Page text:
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How to fix the internet, with words!

Okay, internet, we’ve got a problem. I thought it was just a small issue: some typos on some websites. No big deal.

Mexico is supposed to speak English?

Mexico is supposed to speak English?

But it’s gotten into my head. I’ve seen the word “lose” misspelled as “loose” so many times that I now just reflexively correct it.

This is all well and good, you might think. Not so! Unfortunately, the word “loose” itself still has meaning, but I’ve become so used to seeing it mangled that I automatically read it as “lose.” This creates problems when someone is complaining about their pants being loose. Instead of understanding that they are wearing some ill-fitting pants, I spend precious fractions of a second wondering where they lost their pants. A more entertaining thought, for sure, but still wrong!

Having recognized this scourge of crappy internet language use, I will now present my solution. We need new words! People are going to screw up simple words no matter what, and sometimes they’ll take out innocent bystander-words in the process (as “loose” having lost all meaning to me demonstrates). Instead, let’s give them some new words that they really can’t screw up, because I just invented them!

I have three general ideas, but we’ll start with the example I’ve given above:

Problem: “lose” becomes “loose”

Solution: “Lose” is, admittedly, a pretty stupid word. It doesn’t look like it should be pronounced the way(s) it is. It should be more like “hose,” really. It deserves another “o” in there, which is probably why it becomes “loose” so often. But “loose” is okay as it is. It’s like “moose” and “goose” and “mongoose,” all perfectly lovely words.

What we need here is another word, so that people can express that they lost something without accidentally suggesting that something is poorly fastened. I have the perfect word. It’s got the two “o”‘s beloved by misspellers, and goes well with Cheez Whiz (beloved by illiterates the world over!). The word is…

“looze”

Now, that’s a word that’s impossible to screw up! It’s phonetically¬† pretty straightforward, despite that trailing “e” (which is really just for ease of transition for loose-lovers). As far as conjugation goes, it’s simple enough that I don’t think I need to really explain it. I looze, you looze, they looze, et cetera. And if you are big into loozing, you’re a loozer.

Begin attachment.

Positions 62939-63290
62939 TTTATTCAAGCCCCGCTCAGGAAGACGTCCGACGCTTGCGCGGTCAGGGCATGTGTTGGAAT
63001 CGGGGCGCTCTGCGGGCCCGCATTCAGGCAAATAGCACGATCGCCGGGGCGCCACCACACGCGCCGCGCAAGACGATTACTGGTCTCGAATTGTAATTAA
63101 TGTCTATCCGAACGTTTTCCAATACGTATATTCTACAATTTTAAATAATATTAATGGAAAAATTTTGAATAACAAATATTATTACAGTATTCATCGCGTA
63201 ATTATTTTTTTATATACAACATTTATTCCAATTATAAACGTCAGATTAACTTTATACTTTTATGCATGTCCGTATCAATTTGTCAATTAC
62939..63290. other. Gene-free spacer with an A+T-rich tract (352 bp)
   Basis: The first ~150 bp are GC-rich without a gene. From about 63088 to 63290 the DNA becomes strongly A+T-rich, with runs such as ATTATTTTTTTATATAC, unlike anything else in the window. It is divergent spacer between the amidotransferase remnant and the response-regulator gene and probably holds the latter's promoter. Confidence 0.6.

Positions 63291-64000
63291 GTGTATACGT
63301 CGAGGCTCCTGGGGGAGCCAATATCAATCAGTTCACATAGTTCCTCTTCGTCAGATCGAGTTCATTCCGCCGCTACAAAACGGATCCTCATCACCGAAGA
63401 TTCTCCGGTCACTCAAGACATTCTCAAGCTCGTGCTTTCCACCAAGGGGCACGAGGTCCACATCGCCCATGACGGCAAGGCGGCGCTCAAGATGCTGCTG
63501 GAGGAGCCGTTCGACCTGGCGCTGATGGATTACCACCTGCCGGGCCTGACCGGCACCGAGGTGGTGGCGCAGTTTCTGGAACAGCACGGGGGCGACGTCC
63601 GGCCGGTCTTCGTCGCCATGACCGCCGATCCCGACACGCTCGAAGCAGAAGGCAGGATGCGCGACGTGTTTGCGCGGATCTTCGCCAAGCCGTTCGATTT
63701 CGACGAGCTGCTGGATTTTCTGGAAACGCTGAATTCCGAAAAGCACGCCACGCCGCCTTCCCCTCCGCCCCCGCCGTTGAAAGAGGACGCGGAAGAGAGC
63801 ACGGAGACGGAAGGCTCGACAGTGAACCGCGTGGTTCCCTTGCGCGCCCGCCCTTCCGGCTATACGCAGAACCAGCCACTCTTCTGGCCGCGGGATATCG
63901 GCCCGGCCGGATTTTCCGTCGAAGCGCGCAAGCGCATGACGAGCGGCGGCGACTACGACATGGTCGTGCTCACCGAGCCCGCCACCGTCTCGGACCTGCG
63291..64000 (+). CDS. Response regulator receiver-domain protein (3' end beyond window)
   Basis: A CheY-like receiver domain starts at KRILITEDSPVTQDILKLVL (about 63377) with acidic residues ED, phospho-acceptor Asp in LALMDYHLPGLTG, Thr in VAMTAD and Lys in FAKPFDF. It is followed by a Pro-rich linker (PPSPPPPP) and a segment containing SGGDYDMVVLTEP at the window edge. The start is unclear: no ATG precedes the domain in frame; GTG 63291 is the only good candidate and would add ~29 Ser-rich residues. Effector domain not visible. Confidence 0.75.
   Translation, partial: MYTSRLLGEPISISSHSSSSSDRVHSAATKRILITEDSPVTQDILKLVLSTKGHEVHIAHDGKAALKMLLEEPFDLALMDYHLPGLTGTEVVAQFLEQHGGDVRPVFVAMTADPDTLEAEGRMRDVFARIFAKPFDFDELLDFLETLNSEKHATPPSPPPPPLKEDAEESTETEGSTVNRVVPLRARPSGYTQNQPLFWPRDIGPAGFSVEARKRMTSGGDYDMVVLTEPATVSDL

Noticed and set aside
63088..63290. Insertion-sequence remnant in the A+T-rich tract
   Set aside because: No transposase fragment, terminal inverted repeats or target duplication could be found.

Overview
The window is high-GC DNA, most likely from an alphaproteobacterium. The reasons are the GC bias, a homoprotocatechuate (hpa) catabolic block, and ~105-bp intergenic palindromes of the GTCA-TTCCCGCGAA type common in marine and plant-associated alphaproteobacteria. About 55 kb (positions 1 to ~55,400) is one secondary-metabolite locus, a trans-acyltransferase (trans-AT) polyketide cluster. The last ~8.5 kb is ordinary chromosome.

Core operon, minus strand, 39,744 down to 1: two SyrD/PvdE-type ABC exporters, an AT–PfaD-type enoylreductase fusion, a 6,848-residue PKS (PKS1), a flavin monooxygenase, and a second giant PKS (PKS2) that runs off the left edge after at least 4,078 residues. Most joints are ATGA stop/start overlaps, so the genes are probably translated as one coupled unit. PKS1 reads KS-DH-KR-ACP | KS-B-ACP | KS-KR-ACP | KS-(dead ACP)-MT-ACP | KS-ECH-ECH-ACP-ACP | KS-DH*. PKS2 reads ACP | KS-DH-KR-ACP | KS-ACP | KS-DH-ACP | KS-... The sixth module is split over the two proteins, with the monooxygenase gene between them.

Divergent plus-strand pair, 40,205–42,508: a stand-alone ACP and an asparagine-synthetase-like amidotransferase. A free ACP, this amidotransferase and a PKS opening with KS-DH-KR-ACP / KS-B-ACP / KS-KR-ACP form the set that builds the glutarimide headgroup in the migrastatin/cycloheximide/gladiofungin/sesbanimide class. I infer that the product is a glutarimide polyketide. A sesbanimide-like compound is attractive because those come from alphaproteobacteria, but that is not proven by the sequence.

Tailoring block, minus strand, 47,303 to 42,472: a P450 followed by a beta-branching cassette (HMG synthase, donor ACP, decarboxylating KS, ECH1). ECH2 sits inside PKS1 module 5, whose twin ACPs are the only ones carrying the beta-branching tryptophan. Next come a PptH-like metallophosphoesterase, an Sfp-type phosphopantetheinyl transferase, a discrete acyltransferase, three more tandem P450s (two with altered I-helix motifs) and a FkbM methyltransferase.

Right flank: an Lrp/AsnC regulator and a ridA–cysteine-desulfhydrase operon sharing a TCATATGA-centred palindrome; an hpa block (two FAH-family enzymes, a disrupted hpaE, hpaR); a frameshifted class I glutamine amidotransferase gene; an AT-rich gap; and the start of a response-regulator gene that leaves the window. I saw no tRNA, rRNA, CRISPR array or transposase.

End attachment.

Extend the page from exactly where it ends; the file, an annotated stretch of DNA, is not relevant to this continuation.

One controversial aspect may be that “lost” will probably need to be replaced with “loozed,” for the sake of consistency. Chances are this could happen in a few hundred years anyway. So let’s just change it now, and save ourselves the headache later.

Problem: “Your” and “you’re” and “there” and “their” and “they’re”

Solution: The internet is full of homophonophobes, who, overwhelmed by having two or more options to spell out the same sound, just say “aw, fuckit” and choose one at random. Are they uneducated and unable to pick the correct word? Are they “hooked on phonics” the way other people are hooked on heroin? What’s their deal?

I don’t know, or care. All I know is that I’ve got the words to solve their problems!

I recommend “yoy” as a replacement for “your.” It’s shorter, snappier, and has that “zazz” that all the Hollywood bigshots enjoy so much. It’s the complement to “my”. I have my stuff, you have yoy stuff. Simple. Also, it sounds very positive (like “yay!” or “joy”), which is always good for marketing. Having replaced “your” with “yoy” we find our homophone-driven confusion will dissipate, and people will no doubt start spelling and using “you’re” correctly.

The “there,” “their,” “they’re” triangle is a little trickier to navigate, since now we’re dealing with three homophones. Once again, I propose outright elimination of the non-apostrophized options. We’ve already got a perfectly good word to replace “there” with: it’s “yonder“. So just use that. As for “their,” we may need to get a little more creative. “Their” is really just the plural form of “his” or “hers” or “its” (don’t even get me started on this one), so let’s stay consistent! It should really be “theys.” And yonder you have it. The problem is solved. Now “they’re” can take over as the only spelling of that particular sound, and homophonic interlopers are no longer a worry. Problem solved, internet.

Problem: spelling “you” as “u,” “be” as “b,” and “to,” “two,” and “too” as “2”

Solution: This is just unacceptable idiot shorthand. Maybe it’s okay if you’re currently on the run from the law and sirens are blaring right behind you and you really need to text “will not b home 2nite” to your spouse/kids/dog, but otherwise it’s just not ok. Don’t do it, don’t encourage it, and ruthlessly mock the dullards who actually think this is a legitimate way to communicate. They should be shunned even from impolite society.

Also, people who use “lol” as a comma, period, or any other punctuation mark should be tossed into live volcanoes.

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